In the most recent State of the Air report released by the ALA, emissions from transportation, power plants, and manufacturing as well as a changing climate are said to be responsible for poor air quality. 7The report looked at two of the most widespread and dangerous air pollutants: ozone and fine particulate matter. Researchers state that while ozone pollution is improving, likely due to the Clean Air Act, pollution from fine particulate matter is getting worse. Environmental factors, such as extreme heat and wildfires, are causing short-term spikes in particle pollution in many areas and are challenging efforts to keep the air clean. 7
Both short- and long-term exposure to poor air quality can be detrimental to your health. 8Short-term effects are temporary and include irritation of the eyes, nose, and throat; breathing difficulties; dizziness; headaches; and nausea. Long-term effects are typically more serious as they involve damage to your cells and body systems (especially your lungs).
Your airway has natural defenses that can protect against pollution-based damage. However, increased exposure to pollutants can overwhelm your defense system and lead to oxidative stress in your respiratory system. 9Oxidative stress is linked to cell damage and is caused by an imbalance between free radicals and antioxidant defenses. If left unmanaged, cell damage can disrupt the normal functioning of your respiratory system and eventually interfere with your health.
Avoiding air pollution is the best way to protect your lung health. Unfortunately, this is not always feasible so finding other means of protection is important. As has been noted, eating a healthy diet, specifically one that is rich in fruits and vegetables, is one way to support lung health. Research has shown that certain natural compounds found in foods may help promote lung health by:
1. Removing potentially harmful particles from your respiratory system
- Ginsenosides from ginseng root extract and vitamin C have been shown to stimulate immune system cells in the lungs, which help support the removal of particles.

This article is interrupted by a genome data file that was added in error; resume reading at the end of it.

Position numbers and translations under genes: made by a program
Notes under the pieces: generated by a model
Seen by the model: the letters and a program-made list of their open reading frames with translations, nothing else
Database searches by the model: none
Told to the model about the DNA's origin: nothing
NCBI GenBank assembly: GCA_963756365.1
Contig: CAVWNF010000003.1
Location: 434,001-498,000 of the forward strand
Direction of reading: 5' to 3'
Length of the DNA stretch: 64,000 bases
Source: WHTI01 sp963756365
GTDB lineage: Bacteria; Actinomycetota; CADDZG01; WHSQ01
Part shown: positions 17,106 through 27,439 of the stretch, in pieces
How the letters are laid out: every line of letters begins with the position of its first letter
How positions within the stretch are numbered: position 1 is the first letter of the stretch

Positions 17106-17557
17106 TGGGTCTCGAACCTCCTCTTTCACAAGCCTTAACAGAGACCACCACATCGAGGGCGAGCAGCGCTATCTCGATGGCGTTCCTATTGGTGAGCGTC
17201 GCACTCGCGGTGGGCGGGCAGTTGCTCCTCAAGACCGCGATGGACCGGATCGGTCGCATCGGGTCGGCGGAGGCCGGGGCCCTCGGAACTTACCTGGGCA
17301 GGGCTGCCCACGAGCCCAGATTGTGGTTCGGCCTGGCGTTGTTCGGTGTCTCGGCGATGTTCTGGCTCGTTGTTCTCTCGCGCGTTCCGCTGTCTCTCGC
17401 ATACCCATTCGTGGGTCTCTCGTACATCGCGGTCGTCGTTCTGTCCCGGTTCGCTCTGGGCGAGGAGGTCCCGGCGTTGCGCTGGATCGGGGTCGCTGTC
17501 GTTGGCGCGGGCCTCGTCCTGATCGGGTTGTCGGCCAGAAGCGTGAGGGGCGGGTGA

- Thymol, from thyme extract, and N-acetyl L-cysteine are known mucolytics, which assist the cilia and mucus to move particles up the trachea.
2. Protecting against damage when harmful particles enter your lungs
3. Supporting lung tissue and breathing function
These compounds are also found in dietary supplements, which can be used alongside a healthy diet to help optimize respiratory function.
Protecting the health of your lungs is an important part of maintaining your wellbeing. Support your lungs and overall respiratory function by adopting the healthy lifestyle practices discussed in this article and avoiding exposure to air pollution whenever possible.
4Life Transfer Factor ®Lung offers high-quality ingredients to support your lung health, respiratory function, and your body’s natural defenses against pollution-based damage.*
References**: 1. https://kidshealth.org/en/kids/lungs.html 2. https://www.webmd.com/lung/how-we-breathe 3. https://www.healthline.com/human-body-maps/lung#lung-anatomy 4. https://www.epa.gov/indoor-air-quality-iaq/biological-pollutants-impact-indoor-air-quality 5. https://myhealth.alberta.ca/Health/aftercareinformation/pages/conditions.aspx?hwid=ug5638 6. https://www.lung.org/lung-health-diseases/how-lungs-work 7. https://www.lung.org/research/sota/key-findings 8. https://www.frontiersin.org/articles/10.3389/fpubh.2020.00014/full 9. https://www.ncbi.nlm.nih.gov/pmc/articles/PMC3155788/ *These statements have not been evaluated by the Food and Drug Administration. These products are not intended to diagnose, treat, cure, or prevent any disease.